42 million km saved Earth from dry, Venus-like fate, study reports

May 29, 2013
This NASA image obtained December 6, 2012 shows a global view of Earth's city lights in a composite assembled from data acquired by the Suomi National Polar-orbiting Partnership (Suomi NPP) satellite. Similar in size and often referred to as twin planets, Earth and Venus evolved from common origins into two contrasting worlds - one dry and inhospitable, the other wet and teeming with life.

Similar in size and often referred to as twin planets, Earth and Venus evolved from common origins into two contrasting worlds - one dry and inhospitable, the other wet and teeming with life.

The reason has had science stumped, until now.

Writing in the journal Nature on Wednesday, a Japanese research team said the answer was to be found in the planets' respective proximity to the Sun.

Though relatively close on a (Earth is 150 million kilometres or 93 million miles from the Sun and Venus 108 million km), the planets most likely on either side of a "critical distance" from their , the team wrote.

This would explain, the researchers contended, why two similar-sized planets, almost identical in their molten state at the moment of creation about 4.5 billion years ago, can look so different once solidified.

At some 12,000 km, Venus' diameter is about 95 percent that of Earth, and its mass about 80 percent. It orbits between Earth and Mercury, the closest planet to the Sun.

As for their differences: Venus has no and a heavy, toxic atmosphere comprising almost exclusively .

Its average surface temperature is a searing 477 degrees Celsius (890 deg Fahrenheit).

The study authors said a type I planet like the Earth, formed beyond the "critical distance" from its , would have time to solidify from its molten magma state within several million years, trapping water in rock and under its hard surface.

However, type II planets, of which Venus may be an example, would remain in a molten state for longer, as much as 100 million years, as it got more of the Sun's heat—with more time for any water to escape.

Venus has not yet been categorised because it is so near to the line of critical distance, though its dryness would be characteristic of a type II planet, said the team.

The new method may be useful in the study of planets beyond our own solar system—helping to determine which ones would be most likely to host life, the researchers added.

"The present results indicate that for habitable planets, rapid ocean formation would have occurred within several million years of planet formation," they wrote.

Explore further: Watch the Falcon 9 rocket booster descend into the ocean for its "soft" landing (w/ Video)

More information: Nature paper: dx.doi.org/10.1038/nature12163

add to favorites email to friend print save as pdf

Related Stories

Image: Data from Venus

Dec 17, 2012

On Dec. 14, 1962, NASA's Mariner 2 spacecraft sailed close to the shrouded planet Venus, marking the first time any spacecraft had ever successfully made a close-up study of another planet. It flew by Venus ...

How many planets are in the solar system?

May 28, 2013

I'm just going to warn you, this is a controversial topic. Some people get pretty grumpy when you ask: how many planets are in the Solar System? Is it eight, ten, or more?

Has Kepler found ideal SETI-target planets?

Apr 22, 2013

NASA's Kepler mission has discovered a new planetary system that is home to five small planets around a slightly smaller star than our Sun. Two of them are super-Earth planets, most likely made of rock or ice ...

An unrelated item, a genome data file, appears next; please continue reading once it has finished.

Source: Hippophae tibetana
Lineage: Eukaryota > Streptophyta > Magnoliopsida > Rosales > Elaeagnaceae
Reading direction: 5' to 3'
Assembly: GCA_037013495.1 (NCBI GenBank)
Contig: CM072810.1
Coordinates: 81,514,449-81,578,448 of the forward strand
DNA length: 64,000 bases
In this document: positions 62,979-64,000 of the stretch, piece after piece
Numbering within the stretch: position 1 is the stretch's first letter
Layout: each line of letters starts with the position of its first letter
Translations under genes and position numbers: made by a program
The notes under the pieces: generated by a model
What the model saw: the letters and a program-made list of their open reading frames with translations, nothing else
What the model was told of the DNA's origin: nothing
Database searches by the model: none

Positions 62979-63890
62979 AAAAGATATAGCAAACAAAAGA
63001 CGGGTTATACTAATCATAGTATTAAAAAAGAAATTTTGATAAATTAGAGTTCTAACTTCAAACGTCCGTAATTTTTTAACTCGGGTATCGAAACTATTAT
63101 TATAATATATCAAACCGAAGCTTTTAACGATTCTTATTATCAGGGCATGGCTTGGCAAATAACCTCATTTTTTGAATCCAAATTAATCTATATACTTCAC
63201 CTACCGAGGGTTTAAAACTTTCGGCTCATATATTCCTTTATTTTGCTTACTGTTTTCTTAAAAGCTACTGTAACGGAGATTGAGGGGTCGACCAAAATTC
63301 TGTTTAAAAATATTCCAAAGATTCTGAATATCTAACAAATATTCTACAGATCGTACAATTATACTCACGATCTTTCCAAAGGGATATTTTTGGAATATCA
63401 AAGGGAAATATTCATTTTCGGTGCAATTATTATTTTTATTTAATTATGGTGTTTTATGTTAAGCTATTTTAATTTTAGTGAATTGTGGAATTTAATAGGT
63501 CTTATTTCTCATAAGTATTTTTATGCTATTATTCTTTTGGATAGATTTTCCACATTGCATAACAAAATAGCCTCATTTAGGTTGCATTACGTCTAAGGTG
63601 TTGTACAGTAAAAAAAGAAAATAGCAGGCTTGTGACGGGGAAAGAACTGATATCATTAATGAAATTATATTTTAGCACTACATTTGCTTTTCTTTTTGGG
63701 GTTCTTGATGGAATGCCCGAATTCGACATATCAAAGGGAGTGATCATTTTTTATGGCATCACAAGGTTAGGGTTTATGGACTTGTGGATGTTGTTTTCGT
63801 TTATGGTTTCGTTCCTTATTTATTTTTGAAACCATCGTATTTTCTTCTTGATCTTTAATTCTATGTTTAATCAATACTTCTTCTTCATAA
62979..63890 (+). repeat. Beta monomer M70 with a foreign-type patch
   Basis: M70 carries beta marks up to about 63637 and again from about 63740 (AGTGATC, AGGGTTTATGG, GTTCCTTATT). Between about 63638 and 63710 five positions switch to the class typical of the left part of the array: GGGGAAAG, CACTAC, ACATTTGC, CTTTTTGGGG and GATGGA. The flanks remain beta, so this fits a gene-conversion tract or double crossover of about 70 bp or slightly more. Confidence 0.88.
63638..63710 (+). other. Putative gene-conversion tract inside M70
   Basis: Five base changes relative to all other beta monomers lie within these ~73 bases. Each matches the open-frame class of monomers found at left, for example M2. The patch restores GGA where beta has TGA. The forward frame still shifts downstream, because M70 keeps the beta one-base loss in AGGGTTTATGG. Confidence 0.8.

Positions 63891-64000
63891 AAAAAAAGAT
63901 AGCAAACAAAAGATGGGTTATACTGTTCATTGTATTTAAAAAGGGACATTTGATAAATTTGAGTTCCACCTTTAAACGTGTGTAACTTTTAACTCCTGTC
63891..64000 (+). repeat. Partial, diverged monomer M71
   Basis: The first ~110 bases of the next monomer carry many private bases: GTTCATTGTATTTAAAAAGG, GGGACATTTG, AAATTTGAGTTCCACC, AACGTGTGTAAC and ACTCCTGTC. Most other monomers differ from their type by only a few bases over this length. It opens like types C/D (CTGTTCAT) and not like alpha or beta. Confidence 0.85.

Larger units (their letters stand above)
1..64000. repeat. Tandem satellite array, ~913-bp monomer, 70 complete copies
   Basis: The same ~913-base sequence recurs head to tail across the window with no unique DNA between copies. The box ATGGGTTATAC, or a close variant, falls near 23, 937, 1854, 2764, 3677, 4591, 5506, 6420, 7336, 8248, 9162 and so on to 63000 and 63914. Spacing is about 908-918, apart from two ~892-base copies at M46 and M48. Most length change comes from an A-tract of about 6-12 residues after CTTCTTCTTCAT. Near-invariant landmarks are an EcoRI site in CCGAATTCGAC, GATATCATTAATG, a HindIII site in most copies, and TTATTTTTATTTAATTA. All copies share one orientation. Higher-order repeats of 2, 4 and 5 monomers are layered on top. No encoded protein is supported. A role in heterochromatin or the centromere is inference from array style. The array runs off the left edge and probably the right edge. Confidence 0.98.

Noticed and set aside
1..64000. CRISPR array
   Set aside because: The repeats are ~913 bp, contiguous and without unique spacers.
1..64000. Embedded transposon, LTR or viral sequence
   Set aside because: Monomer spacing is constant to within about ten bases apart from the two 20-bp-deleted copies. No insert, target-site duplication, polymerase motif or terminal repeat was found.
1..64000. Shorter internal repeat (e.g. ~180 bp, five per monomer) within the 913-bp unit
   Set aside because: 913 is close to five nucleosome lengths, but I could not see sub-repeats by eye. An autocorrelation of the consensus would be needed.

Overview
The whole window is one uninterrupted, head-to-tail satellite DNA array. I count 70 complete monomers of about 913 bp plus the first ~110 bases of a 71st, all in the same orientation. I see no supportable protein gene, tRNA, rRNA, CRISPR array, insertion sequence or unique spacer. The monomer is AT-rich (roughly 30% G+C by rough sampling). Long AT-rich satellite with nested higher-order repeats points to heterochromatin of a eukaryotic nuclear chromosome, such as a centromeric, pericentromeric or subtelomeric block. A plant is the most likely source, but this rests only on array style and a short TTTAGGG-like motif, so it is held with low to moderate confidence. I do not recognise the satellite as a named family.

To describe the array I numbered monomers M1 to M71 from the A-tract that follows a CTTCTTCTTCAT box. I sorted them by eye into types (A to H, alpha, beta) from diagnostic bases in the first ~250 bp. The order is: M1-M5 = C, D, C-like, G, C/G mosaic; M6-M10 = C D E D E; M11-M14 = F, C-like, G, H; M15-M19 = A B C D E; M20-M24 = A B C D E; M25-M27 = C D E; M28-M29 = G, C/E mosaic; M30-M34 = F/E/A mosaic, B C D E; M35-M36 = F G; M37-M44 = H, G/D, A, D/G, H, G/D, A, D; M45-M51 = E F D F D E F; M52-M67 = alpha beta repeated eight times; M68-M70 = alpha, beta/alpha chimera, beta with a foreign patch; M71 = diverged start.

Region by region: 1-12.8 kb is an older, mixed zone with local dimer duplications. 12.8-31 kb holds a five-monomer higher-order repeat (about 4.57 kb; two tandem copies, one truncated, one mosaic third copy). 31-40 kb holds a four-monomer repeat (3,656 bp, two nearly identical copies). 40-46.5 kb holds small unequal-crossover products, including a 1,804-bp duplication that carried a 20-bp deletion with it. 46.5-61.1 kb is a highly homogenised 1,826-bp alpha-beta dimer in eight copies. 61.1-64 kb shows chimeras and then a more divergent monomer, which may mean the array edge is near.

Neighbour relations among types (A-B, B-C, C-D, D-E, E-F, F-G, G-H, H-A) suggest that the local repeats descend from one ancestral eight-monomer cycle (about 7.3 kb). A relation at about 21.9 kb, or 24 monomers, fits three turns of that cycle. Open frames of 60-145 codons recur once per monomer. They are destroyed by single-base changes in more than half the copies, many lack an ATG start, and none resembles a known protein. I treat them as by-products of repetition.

Recommended for you

Heat testing the miniature Aausat 4 satellite

12 hours ago

The miniature Aausat satellite undergoes repeated temperature variations in a vacuum chamber, cooling the CubeSat to –10°C and heating it to +45°C for more than two weeks. This harsh baptism will make ...

New meteor shower "just a memory" of what once was there

12 hours ago

The weak display of last month's Camelopardalids meteor shower, the result of the close passage of comet 209P/LINEAR, may have disappointed backyard observers, but this never-before-seen shower now has scientists ...

User comments : 3

Adjust slider to filter visible comments by rank

Display comments: newest first

geokstr
1 / 5 (6) May 30, 2013
In other breakthrough science, the farther one gets from the sun, it is speculated by deniers, the cooler it gets.

Duh.

They've been talking about the "habitable zone" for what, 50 years now, and finally decided Venus might not be in it?
Shelgeyr
1 / 5 (6) May 30, 2013
While not weighing in one way or the other on this study's conclusions, I have to ask "what about all those other studies that credit our freakishly over-sized Moon with stripping away most of our atmosphere so as to render the planet habitable, as is often contrasted with moonless Venus"?

Since I consider our planet (and all other solid celestial objects) to be fulgarites, I don't really have a dog in this fight, but it is interesting to see such wide disparity between (what I understand to be) mainstream conclusions.
Neinsense99
3 / 5 (10) Jun 05, 2013
While not weighing in one way or the other on this study's conclusions, I have to ask "what about all those other studies that credit our freakishly over-sized Moon with stripping away most of our atmosphere so as to render the planet habitable, as is often contrasted with moonless Venus"?

Since I consider our planet (and all other solid celestial objects) to be fulgarites, I don't really have a dog in this fight, but it is interesting to see such wide disparity between (what I understand to be) mainstream conclusions.

It was an idea in Larry Niven's tales from the 60/70s, which he used to justify his planet Plateau that had a super dense atmosphere except for the top of one massive 'orogenous zone'.